CSN Login
Members Online: 13

Pain after 6 months Chemotherapy

snowhill
Posts: 1
Joined: Jun 2002

My mother went through ovarian cancer that spread to her stomach. She had rough time through chemo but did great. About 2 months ago she started becoming almost helpless to the point she can't get up swollen feet and hands its like she is a 64 year old woman in a 90 year old body. Four doctors have been confused that think its a nerve disease caused by the effects of the 3 chemo that she took. Is anyone there that is having same problem and if they are being helped she is worse now than ever... SnowHill

smfreia's picture
smfreia
Posts: 22
Joined: Apr 2002

If your mother took taxol and/or carboplatin she is probably experiencing neuropathy. For some reason I find doctors reluctant to attribute neuropathy to chemo. I have neuropathy and my neurologist attributes it to chemo, but my oncologist is in denial. Wish he would accept the fact that neuropathy or no neuropathy, I am glad to be alive and would take chemo over again if I had to in a heartbeat.

gdpawel's picture
gdpawel
Posts: 549
Joined: May 2001

Neuropathy, a problem that sometimes occurs with chemotherapy treatment. It is damage to the nerves. It can occur from some chemotherapy drugs used in conventional cancer treatment.

There are three major goups of nerves in the human body, the peripheral nerves that carry information to and from the limbs, the nerves that supply the bowels and other internal organs, and the nerves of the head which connect to the ears, eyes, taste buds, etc. Nerves in any or all of these major groups can be affected by certain chemotherapy drugs.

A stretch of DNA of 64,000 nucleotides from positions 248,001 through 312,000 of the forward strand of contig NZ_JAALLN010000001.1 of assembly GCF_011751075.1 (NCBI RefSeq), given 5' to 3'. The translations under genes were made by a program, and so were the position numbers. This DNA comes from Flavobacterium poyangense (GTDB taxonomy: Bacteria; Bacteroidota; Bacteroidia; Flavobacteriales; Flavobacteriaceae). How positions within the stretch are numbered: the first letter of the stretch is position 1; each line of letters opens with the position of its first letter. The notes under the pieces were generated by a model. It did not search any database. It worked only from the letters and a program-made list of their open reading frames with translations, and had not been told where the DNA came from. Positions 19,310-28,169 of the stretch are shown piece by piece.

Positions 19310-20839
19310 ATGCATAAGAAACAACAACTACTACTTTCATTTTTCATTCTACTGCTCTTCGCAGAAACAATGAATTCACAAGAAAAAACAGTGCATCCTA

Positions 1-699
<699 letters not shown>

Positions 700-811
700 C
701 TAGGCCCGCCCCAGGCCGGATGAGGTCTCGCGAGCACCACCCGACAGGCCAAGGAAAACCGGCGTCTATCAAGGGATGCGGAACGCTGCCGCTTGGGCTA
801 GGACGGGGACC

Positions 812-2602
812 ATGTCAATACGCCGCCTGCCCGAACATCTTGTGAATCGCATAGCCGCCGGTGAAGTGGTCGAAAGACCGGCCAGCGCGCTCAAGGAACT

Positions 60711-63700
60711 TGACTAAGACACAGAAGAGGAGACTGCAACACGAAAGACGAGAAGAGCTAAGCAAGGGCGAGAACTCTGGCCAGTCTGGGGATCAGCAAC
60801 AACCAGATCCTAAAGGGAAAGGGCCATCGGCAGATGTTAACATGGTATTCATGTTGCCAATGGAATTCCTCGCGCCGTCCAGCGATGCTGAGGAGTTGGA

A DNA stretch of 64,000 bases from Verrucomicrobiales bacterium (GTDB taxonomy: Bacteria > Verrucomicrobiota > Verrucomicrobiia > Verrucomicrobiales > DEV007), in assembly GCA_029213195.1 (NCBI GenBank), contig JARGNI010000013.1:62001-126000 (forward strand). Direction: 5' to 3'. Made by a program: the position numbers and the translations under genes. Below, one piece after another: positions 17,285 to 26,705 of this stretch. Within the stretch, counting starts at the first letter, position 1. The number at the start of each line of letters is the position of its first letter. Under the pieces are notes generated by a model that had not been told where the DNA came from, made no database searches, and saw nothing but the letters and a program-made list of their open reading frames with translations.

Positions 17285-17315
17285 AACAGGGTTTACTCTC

Nerves are vulnerable to many kinds of damage. They can be damaged by certain cancers. This may be caused by the cancer cells producing a particular kind of biological agent that interferes with the function of the nerves. Sometimes, they can be damged by drugs used in chemotherapy treatment. The chemotherapy drugs that most likely cause nerve damage are the vinca alkaloids(vincristine, vindesine and vinblastine), platinum drugs(cisplatinum, carboplatinum) and the taxanes(taxol, taxotere). These drugs have the potential of interfering with nerve function.

You may notice symptoms in different areas of your body depending on which groups of nerves are affected. Symptoms in the hands and feet happen when peripheral nerve damage happens and are not rare with vinca alkaloids. The first sign of nerve damage is usually a feeling of tingling and numbness like what you experience when your foot goes to sleep after you've been sitting for a long time in an uncomfortable position. If the problem progresses further, it often produces weakness of the muscles, resulting in loss of strength at the wrist or the ankle. You will notice difficulty in doing up buttons and picking up coins. You may notice that you will tend to trip while walking up stairs or dragging your feet and tend to have a wide-based gait. In severe cases, the weakness may be so severe that you will need a wheelchair.

When the nerves in the bowel are affected, constipation is the earliest sign. In a few people, the abdomen becomes bloated with a distended bowel that is basically paralyzed. Some of the nerves in the head can also be affected. Platinum drugs can affect the auditory nerve and cause loss of hearing and tinnitus(ringing in the ears). Vision can very occasionally be affected.

A lot depends on how quickly your cancer treatment can be stopped. Sometimes the need for treatment is more urgent then the residual nerve damage. Sometimes, the balance between benefit from the drug and the side effect of nerve damage is more finely balanced.